How much Say do You have on the Collection of Your Own Data?
By Aditi Bhat
Manipal ProLearn recently conducted a webinar on the General Data Protection Regulations in the wake of the rising incidents of data breaches and cybersecurity concerns. Presented by Felix Mohan, the Chief Executive Officer of CISO Cybersecurity, the webinar covered elements like the process, culture and technology associated with GDPR.
Felix began by establishing that most companies today focus on getting into the skin of their customers. And what better way to do that than understand their preferences and collect personal data about them? When they collect personal data about you, they get to know who you are, the kind of person you are and your likes as well as dislikes. This data analysis gives them the advantage of crafting specific messages aimed at influencing your thoughts and behaviour. Remember the infamous Donald Trump campaign by Cambridge Analytica? Yes, that’s a result of careful study of consumer data and behaviour, and we all know what it resulted in. That’s the power of data science!
As per IBM CEO Survey, 95% of CEOs stated that delivering great customer experience was the topmost business priority for realizing their strategy in the next five years. This is where digital transformation comes into the picture, which is all about delivering great customer experience. And how do you ensure your customer has an enjoyable experience? By collecting and studying relevant data about them to customize their experience.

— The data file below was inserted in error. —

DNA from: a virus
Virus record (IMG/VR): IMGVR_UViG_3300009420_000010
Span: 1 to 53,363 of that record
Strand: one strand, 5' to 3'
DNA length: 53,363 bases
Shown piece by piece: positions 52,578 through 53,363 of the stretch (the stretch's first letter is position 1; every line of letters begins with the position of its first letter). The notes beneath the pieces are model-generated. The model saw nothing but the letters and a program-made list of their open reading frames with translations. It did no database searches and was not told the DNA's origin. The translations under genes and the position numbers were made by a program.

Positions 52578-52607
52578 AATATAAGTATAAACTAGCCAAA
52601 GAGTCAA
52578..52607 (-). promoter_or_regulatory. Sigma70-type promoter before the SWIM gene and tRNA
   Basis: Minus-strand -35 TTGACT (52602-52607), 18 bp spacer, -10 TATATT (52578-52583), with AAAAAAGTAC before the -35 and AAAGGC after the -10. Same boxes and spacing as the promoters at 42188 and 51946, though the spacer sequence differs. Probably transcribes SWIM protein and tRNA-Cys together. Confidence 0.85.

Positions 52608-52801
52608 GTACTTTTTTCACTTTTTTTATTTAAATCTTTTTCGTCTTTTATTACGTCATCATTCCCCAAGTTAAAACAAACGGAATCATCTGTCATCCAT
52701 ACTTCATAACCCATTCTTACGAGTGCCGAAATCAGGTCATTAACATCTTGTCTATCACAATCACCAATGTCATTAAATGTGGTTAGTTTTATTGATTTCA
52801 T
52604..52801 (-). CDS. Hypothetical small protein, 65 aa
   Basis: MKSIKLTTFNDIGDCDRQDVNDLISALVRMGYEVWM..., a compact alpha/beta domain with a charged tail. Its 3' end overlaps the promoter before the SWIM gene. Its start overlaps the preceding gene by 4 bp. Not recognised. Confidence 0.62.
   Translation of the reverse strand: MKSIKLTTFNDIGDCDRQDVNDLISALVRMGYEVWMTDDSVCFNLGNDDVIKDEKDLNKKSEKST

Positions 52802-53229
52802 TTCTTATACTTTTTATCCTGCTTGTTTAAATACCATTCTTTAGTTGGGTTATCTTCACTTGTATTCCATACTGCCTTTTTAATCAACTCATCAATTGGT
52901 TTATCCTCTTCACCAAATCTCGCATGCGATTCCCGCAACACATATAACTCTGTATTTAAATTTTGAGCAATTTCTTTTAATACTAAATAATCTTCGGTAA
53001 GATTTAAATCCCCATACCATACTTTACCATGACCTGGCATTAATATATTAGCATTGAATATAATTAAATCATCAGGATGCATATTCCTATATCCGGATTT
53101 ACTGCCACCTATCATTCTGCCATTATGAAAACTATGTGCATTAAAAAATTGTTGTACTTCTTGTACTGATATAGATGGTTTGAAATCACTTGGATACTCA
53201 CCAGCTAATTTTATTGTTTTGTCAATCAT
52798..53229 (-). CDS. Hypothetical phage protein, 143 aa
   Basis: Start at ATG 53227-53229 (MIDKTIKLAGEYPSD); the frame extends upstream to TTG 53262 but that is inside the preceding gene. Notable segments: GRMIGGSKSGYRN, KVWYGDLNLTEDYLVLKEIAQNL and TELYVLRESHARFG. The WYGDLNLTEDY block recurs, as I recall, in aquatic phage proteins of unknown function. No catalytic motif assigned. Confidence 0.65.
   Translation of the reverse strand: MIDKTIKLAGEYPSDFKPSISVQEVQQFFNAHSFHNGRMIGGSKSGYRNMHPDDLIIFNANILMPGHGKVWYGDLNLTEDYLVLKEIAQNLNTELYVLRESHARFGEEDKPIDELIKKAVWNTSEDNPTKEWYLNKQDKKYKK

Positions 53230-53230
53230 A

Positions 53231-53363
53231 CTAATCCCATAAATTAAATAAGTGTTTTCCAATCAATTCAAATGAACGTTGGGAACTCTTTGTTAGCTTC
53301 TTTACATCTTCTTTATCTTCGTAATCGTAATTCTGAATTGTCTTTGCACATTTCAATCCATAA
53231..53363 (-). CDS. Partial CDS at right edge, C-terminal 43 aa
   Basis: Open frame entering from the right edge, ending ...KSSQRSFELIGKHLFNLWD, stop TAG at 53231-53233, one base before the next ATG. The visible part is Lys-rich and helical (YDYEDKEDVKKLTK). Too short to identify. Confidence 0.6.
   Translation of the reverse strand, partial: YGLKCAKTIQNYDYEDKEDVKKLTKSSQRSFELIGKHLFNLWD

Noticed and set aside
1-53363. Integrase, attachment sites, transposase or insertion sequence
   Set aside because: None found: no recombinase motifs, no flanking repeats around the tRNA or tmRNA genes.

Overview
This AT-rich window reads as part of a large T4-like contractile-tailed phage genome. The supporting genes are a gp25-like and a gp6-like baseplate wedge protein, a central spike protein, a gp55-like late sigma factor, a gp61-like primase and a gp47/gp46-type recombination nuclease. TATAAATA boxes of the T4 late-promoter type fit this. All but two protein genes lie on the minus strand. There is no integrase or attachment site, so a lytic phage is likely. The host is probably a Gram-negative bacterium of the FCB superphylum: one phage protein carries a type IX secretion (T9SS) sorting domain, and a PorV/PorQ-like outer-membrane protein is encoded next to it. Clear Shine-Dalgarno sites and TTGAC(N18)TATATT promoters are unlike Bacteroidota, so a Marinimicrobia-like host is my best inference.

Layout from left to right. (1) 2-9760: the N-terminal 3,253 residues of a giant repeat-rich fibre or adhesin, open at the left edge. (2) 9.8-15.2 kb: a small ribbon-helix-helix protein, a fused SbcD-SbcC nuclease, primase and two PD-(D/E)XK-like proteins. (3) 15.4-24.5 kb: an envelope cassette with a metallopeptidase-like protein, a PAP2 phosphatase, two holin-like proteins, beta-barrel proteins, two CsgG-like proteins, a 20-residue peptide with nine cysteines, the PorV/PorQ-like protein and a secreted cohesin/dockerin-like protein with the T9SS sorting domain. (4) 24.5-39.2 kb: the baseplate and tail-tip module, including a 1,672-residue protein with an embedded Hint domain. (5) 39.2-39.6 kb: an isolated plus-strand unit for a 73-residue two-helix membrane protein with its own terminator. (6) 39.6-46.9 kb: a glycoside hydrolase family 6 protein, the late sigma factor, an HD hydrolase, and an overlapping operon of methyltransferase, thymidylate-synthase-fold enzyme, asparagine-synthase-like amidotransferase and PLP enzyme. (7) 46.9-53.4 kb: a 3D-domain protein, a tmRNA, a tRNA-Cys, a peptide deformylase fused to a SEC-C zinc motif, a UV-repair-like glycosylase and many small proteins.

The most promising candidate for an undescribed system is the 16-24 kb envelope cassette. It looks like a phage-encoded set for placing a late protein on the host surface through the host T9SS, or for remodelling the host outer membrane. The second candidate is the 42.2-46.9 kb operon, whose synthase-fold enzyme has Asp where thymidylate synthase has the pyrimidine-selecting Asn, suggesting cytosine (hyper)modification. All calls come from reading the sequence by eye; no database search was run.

Now, the quantity of personal data being collected is spiralling rapidly and it won’t be incorrect to say that it is going out of control. Naturally, data owners are worried about the unbridled collection of their information and they are demanding protection for their privacy. Increased processing of data is leading to unlawful storage, abuse and unauthorized disclosure of personal data, which is also a violation of human rights. Protection of privacy is of the utmost importance presently. Data owner’s consent plays an important part in ensuring the lawful processing of information, which includes factors like:
GDPR has effectively incorporated a risk-based approach to data protection. It mandates organizations to assess the likelihood and severity of the risk of their personal data processing operations to the fundamental rights and freedom of data subjects. Data protection has to be aligned with the level of risk that the personal data processing operations pose to the fundamental rights and freedom of the subjects. The risk levels can be categorized into three broad buckets:
The organizational measures taken to address these concerns can also be divided into three categories, namely:
- Data processing control
- Data subject’s rights
Data is the way forward, but accessing personal data also comes with a sense of responsibility and accountability, which companies need to follow. Want to know more about the righteous way of using data? Why not begin with ProLearn’s free analytics course?